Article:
Volos and monasteries - day 32
Volos Travel Blog› entry 37 of 57 › view all entries
I’m not partial to getting up early, particularly to getting up early and hanging out with other people who might require conversation, but my habits are changing. I’m actually getting up early enough to watch us sail into port each day. The fact that breakfast is delivered to our cabin first and that the coffee is really good and really hot helps. Therefore by the time I leave the cabin to photograph the entrance to the port, I’m actually ready to be civil. My husband is hoping that my early morning cheerfulness will be permanent - we may have to have a conversation about the benefits of having coffee delivered to me when I get up. Anyway, the early morning photography has been wonderful.
Volos, Greece was beautiful as we sailed into port but it’s an industrial center so we weren’t planning on spending our day there.
We rode to Kastraki, a small village that sits at the foot of the strange rocks where seven currently-operating monasteries perch.
Even though James Bond had to arrive at one of these monasteries in a rope sling (I can’t remember which film - does anybody know?) we got to ride most of the way to them. There are a few steps required to get into Saint Stephen and a few more to get to The Metamorphosis but both are worth it for both the view and the treasures within. Saint Stephen is repainting its frescoes . When we were told they were new, my husband asked “How new?” and the nun - yes, Saint Stephen is a nunnery - said”Yesterday” Since they were unfinished frescoes, I can only assume that this is literally true. However, the museum of Saint Stephen has the most amazing collection of icons that I’ve seen in Greece.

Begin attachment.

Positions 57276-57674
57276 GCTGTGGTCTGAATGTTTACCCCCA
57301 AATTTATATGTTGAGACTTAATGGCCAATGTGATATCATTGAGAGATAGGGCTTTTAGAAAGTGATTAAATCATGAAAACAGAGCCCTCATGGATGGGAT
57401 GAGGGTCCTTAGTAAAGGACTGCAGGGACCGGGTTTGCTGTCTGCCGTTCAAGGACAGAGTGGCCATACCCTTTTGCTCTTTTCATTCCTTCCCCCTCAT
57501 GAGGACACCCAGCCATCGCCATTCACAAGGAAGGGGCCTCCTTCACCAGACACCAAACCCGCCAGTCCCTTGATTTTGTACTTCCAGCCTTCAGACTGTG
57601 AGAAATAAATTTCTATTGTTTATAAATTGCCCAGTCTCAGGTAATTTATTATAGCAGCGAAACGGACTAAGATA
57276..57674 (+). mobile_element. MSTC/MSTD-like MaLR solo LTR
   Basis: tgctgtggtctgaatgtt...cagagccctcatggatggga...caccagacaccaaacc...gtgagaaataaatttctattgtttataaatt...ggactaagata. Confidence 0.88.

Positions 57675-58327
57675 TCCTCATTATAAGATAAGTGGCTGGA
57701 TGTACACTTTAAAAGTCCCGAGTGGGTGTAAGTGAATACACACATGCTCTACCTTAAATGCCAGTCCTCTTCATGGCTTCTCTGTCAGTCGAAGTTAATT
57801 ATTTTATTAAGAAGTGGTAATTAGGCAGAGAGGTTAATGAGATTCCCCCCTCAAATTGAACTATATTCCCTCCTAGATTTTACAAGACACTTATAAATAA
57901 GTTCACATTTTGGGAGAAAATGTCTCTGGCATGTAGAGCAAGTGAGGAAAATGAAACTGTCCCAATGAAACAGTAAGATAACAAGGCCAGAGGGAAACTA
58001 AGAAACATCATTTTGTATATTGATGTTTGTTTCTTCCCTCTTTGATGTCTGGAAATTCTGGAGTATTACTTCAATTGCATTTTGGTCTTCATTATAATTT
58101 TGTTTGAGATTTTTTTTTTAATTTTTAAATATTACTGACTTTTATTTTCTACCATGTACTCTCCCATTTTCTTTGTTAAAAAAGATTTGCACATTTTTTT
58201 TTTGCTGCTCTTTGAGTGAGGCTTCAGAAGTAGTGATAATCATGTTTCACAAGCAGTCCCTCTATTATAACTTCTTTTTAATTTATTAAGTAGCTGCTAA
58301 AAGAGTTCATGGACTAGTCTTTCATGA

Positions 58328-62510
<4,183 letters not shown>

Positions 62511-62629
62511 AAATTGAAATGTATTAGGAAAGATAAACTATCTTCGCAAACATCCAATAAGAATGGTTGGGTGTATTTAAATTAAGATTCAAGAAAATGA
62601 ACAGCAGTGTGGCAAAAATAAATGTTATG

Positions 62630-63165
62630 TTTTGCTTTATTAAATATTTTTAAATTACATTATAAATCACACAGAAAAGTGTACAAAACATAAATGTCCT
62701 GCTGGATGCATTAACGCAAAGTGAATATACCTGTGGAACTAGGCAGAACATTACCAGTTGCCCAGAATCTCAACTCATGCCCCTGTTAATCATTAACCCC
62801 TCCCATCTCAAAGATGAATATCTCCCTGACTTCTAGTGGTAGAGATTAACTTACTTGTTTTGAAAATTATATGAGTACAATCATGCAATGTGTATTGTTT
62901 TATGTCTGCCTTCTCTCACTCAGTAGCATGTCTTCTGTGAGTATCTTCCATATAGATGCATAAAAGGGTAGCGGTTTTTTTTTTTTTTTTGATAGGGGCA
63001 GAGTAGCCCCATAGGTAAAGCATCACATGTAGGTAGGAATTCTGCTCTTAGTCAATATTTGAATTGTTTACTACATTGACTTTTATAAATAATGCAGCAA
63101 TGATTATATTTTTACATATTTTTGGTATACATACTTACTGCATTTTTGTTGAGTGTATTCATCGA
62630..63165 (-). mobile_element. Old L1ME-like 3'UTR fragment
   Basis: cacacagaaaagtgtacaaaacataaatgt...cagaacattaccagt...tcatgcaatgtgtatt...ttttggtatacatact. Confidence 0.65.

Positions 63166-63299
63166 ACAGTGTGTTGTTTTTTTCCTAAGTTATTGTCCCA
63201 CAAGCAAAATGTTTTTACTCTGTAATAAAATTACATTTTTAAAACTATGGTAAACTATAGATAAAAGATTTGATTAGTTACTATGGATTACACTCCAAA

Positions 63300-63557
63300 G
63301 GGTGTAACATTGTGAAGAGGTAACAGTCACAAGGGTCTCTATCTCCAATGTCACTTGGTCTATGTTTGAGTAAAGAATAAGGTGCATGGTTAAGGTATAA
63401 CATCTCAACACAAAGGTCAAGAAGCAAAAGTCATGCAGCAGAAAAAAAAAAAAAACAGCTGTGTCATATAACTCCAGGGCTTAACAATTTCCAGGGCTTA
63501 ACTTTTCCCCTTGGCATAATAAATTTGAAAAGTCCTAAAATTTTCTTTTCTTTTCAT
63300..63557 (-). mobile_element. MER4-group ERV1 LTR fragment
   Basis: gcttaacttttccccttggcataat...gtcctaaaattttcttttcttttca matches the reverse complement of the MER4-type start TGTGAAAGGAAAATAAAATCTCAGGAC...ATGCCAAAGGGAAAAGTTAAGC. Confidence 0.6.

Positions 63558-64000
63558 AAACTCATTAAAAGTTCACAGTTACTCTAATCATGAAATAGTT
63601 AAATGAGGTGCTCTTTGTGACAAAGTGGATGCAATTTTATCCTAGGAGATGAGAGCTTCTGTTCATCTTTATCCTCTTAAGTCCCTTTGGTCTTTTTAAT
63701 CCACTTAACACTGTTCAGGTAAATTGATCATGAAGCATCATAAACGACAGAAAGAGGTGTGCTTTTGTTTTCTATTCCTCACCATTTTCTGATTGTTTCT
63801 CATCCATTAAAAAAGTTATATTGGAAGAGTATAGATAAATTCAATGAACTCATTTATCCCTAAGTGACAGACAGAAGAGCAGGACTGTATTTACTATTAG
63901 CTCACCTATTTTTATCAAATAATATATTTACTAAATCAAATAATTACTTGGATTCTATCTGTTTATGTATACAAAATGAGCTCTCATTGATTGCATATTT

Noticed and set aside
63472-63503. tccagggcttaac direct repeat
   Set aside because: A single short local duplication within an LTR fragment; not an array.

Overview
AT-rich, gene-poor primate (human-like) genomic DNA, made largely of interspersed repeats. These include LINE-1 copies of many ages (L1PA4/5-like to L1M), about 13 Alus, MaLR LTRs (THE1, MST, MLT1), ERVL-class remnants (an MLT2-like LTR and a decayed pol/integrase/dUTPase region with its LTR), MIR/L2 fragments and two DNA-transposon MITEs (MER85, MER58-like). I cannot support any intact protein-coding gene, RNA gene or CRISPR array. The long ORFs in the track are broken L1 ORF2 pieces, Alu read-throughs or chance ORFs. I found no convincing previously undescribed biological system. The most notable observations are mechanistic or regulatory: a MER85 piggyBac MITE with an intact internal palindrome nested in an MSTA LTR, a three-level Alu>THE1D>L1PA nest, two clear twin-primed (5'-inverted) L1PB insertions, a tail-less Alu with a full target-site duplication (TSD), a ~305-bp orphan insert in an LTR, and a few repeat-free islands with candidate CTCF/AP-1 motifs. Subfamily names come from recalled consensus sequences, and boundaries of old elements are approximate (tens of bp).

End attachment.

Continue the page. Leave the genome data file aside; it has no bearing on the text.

The Metamorphosis or Great Meteoron is the monastery used in the Bond movie. I was glad James wasn’t there at the time because all women who visit the monasteries are required to wear skirts and I was wearing a “loaner” that looked like a 7th grade sewing class project gone bad. James would not have been impressed.
I managed to keep my lovely-skirted-self out of photos as I ran around photographing rocks and monasteries. In fact I’ve never ended up with so many rock photos in my life. I won’t tell you how many, but it’s almost embarrassing.
That night the ship had decided to counter the possible monastic influence of the monasteries by proclaiming Greek Temple night - which translated to Toga Night.
By the way, if anyone is wondering about the absence of photos, they will show up in the blog eventually. The wi-fi connection on the ship is not great but compensates by being expensive so I’ll upload photos and captions after I get home.